What You Need to Do to Protect Yourself after the Equifax Breach
You may be one of the 143 million people affected by the Equifax hacking breach that was announced yesterday.
Data stolen may include contact information, dates of birth, driver’s license information, and Social Security numbers. Attackers can make money selling the information to people who could steal your identity and take out loans in your name.
Place a credit freeze on your credit report. To do so, contact all four: Experian, Innovis, Trans Union, and, you guessed it, Equifax. In total, you’ll spend less than $75 to place the freeze.
A credit freeze stops people for gaining access to your credit report. It is difficult for an imposter to borrow money if a lender cannot check a credit report first.
Remember, credit monitoring, though good, sometimes only catches bad things when it is too late.
A security freeze is more effective, and lasts longer, than a fraud alert.
Additionally, watch out for anything odd or abnormal on your bank statements. Download your credit reports every quarter to see what is on them. One way to see your credit reports is to use a service such as annualcreditreport dot com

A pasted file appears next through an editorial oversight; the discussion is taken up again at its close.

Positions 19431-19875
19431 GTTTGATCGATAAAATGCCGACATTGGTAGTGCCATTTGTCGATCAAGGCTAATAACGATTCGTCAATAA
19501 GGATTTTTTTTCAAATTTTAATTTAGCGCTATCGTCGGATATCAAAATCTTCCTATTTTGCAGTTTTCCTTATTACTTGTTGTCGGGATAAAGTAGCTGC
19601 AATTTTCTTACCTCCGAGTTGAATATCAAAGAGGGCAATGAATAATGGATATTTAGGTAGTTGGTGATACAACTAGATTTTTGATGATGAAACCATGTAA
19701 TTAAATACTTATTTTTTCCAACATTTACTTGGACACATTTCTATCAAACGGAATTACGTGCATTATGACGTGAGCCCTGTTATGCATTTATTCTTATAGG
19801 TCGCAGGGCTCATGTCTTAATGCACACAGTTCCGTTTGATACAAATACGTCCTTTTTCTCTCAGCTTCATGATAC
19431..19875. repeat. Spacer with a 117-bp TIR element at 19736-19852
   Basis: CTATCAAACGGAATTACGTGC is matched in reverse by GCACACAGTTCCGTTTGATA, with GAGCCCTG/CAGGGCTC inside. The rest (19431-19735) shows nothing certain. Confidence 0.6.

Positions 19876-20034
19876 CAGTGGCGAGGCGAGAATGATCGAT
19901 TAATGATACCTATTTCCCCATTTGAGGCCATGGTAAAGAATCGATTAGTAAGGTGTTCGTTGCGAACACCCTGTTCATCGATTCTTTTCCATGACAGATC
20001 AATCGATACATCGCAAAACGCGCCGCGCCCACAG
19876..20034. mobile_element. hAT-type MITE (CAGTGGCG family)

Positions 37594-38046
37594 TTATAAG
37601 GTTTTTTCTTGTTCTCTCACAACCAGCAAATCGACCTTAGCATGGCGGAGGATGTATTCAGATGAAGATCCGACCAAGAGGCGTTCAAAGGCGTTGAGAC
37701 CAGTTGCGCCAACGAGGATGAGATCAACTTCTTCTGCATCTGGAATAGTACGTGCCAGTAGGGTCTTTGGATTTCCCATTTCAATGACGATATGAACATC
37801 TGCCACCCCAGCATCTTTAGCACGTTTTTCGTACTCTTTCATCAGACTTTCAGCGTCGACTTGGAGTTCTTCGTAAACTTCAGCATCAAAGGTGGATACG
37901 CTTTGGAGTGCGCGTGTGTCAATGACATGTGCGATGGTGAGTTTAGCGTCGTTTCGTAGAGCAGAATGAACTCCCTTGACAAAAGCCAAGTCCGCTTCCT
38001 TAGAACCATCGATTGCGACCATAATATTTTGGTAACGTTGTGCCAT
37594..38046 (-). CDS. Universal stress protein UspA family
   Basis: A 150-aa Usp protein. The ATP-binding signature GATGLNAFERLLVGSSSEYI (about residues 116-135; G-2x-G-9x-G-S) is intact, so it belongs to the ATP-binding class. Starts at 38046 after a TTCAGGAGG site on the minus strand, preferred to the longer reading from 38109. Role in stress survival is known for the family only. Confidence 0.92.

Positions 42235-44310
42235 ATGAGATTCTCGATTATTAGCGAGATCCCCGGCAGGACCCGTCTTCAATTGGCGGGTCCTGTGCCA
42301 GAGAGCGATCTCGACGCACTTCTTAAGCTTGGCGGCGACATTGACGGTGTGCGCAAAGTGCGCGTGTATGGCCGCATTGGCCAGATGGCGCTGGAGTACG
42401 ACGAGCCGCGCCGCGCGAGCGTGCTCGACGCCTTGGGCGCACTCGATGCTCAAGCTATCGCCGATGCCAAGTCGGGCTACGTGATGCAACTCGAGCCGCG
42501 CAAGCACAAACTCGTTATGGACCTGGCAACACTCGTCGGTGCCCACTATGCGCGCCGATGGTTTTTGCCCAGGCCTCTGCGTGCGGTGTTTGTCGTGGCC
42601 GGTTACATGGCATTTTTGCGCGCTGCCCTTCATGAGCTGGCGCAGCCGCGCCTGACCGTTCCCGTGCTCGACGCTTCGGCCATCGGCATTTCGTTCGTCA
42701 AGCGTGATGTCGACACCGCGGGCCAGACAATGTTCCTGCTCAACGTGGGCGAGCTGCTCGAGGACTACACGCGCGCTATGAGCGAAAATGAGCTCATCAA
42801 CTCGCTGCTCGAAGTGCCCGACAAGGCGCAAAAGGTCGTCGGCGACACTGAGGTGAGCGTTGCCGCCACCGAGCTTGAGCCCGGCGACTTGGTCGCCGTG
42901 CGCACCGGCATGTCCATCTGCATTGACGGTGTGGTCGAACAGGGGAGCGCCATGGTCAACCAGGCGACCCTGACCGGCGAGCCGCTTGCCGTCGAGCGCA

The FTC gives suggestions about avoiding and handling identity theft at consumer.ftc dot gov/features/feature-0014-identity-theft
Equifax has set up a website equifaxsecurity2017 dot com for people to see if their information was part of the breach. However, many people have been experiencing problems with that website.
Executives – FYI: Reports say that the attack did not result from social engineering. In other words, nobody clicked a bad link in an email. The attackers got in because an Equifax website was insecure. Have you had someone check the security of your website lately? If your site simply displays static information, you are at a much lower risk than if your site has a place for someone to login and/or look up information via your site.
Reports say that the breach may have happened as early as May, and Equifax discovered the breach on July 29. The time between when attackers compromise a system, and when it is discovered, is called dwell time. The best thing to do is to stop hackers from getting in to begin with. Keep security a top priority at your organization! The attackers are counting on you to overlook important steps.
Please forward this to anyone you care about…